It has been challenging to try to provide meaningful learning experiences for children when you have half of them on a screen on your whiteboard and the other half in front of you. I certainly felt more tired and less happy with my teaching this week but I had to remind myself that this is so new for all of us. We never trained or dreamt of having to do something like this. Now is not the time for high expectations on our own shoulders. We are all adjusting; we are all fumbling through this. I had to remind myself that the focus now, more than ever, needs to be on happiness, inclusion and relationships. Many of the students themselves were also quite nervous and shy to get involved in class as they suddenly felt a lot more in the spotlight with only a smattering of their friends around for support. It is now that they need our support more than ever.
Luckily, I work at a school with fantastic leadership who had left no stone unturned in the preparations for us being back on campus: classrooms are spaced out, there are floor markings around the teachers desk, hand sanitisers in every classroom, one way traffic for the cafeteria, staggered end times for younger students, masks are available for those who want them, as well as some excellent and funny instructional videos for students before they came back… using teddy bears to show what social distancing looks like. The students have been great and understand the need to change their social behaviours but… and it is a big but, they are children. As soon as they are out of class, they are of course getting within a metre of each other. This is unavoidable. Official guidance from the Swiss government is that children do not need to socially distance the way adults do but that wherever possible we should use best practice and judgement to avoid them being in groups. So that is what we are doing.
My overwhelming feeling is appreciation and gratitude to be able to work at such a great school, that had us so well prepared for all this and to be back in my classroom, seeing my colleagues and my students faces again. My friends and fiancée are great of course, but I’ve really missed having people around who laugh at all my terrible jokes. Let’s be honest, none of us became teachers so that we could sit behind a computer all day on our own. Teaching is a people-centred vocation and I, for one, am delighted to see that all those wonderful people are the same as ever. There is no difference there.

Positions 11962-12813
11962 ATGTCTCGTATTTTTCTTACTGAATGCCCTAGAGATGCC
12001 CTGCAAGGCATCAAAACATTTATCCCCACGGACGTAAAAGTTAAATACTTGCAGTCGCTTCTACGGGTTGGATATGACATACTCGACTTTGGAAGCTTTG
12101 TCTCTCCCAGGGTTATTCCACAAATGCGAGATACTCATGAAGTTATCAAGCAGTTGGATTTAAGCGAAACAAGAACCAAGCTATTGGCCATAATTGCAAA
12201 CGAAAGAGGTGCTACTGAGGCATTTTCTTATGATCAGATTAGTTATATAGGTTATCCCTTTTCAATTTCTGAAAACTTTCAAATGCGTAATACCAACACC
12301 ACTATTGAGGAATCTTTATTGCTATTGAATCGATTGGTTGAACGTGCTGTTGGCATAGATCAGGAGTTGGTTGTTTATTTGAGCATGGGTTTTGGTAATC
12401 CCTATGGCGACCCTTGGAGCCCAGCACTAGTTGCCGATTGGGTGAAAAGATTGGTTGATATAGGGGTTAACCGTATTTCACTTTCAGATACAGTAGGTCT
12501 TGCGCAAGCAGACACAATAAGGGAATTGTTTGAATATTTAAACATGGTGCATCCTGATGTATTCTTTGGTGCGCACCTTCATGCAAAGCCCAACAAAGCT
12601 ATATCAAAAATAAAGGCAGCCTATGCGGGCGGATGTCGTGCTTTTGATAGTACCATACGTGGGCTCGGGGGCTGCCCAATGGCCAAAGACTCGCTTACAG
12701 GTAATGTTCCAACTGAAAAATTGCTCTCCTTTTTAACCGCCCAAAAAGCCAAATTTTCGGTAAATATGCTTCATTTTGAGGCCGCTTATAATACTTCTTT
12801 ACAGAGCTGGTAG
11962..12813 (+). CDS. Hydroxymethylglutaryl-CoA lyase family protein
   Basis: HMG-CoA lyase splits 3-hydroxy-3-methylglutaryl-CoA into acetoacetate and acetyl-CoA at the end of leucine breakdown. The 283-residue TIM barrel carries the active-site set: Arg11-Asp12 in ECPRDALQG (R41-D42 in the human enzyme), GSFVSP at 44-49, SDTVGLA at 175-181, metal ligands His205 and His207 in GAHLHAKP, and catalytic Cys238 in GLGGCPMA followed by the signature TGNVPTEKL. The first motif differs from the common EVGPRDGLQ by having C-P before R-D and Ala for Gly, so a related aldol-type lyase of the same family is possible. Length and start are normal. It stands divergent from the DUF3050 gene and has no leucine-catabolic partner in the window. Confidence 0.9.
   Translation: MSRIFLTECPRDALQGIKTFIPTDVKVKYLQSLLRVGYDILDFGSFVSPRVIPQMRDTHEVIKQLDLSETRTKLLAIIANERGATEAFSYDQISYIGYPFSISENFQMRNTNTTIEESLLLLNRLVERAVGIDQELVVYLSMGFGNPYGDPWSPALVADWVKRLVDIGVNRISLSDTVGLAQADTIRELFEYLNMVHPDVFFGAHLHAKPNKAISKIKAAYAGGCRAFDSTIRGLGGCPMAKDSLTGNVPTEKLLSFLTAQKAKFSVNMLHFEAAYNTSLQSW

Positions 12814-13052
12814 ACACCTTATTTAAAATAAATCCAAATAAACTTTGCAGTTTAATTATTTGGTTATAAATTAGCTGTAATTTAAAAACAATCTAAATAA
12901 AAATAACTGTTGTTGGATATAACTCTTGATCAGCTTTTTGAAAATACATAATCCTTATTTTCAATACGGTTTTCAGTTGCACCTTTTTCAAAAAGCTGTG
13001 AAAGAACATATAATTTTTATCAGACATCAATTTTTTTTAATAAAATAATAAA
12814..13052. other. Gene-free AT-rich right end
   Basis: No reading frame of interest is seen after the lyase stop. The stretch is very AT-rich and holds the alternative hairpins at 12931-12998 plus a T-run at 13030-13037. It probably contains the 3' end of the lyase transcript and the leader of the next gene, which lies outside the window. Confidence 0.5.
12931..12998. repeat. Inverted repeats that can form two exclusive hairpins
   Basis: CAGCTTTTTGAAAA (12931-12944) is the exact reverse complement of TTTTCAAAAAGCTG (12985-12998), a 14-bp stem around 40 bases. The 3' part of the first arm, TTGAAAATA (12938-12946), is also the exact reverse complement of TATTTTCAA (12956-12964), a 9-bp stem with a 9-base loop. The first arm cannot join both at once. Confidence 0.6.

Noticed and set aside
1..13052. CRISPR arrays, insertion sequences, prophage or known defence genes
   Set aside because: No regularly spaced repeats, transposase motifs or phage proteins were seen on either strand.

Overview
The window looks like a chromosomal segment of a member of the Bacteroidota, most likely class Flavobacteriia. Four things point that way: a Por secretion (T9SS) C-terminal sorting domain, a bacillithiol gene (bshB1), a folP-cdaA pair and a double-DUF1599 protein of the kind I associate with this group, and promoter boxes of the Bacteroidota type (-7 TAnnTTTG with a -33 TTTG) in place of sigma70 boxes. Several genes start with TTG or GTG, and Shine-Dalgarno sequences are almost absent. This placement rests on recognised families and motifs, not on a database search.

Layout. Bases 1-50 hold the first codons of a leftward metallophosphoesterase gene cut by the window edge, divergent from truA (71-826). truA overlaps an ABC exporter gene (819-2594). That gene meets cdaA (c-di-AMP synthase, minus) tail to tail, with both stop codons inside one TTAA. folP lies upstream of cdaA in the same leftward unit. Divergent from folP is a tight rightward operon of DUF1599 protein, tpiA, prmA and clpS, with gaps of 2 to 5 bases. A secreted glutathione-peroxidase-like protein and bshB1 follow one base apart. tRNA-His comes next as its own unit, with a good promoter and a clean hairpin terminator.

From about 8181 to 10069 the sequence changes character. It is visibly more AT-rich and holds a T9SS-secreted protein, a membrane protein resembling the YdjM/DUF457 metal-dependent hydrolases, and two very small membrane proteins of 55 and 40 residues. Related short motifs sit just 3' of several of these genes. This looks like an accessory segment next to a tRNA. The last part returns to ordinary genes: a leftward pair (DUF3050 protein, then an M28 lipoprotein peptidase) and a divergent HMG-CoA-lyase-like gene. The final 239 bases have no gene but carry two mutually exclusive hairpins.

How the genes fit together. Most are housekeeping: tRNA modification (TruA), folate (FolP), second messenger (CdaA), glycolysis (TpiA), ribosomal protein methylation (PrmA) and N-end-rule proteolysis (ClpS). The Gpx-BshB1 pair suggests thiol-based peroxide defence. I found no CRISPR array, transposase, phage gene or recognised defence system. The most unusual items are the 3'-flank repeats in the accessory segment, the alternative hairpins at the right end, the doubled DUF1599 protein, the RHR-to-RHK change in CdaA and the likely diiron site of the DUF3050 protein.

The hardest part for me in all this is that so many of the fun things have been stripped out of our jobs: the spirit weeks, the year group events, the graduations, the theatre productions, the sports competitions, the field trips… That is the hard part. But if it’s like this for us, then imagine what it’s like for our students. We now have a duty to make our classes more engaging, more fun and more centred around our students’ own lives and personalities. They are coming to school and going to our classes… that is it. No socializing, no sports, no events. Now is the time to be brave, try out new approaches and do whatever we can to get our students smiling again. Ask them what they want to do, what they want to learn and how they feel their learning should be assessed. Start there. Can we reinvent our unit to satisfy the three basis needs of relatedness, autonomy and competence which are required for motivation to flourish?
Going back to school is different. And it will be different for some time. But the people are the same, great people who were there before all this. Put the ‘people’ at the centre of your planning. Lower the expectations on yourself, on your students and think about the people. If not now, when?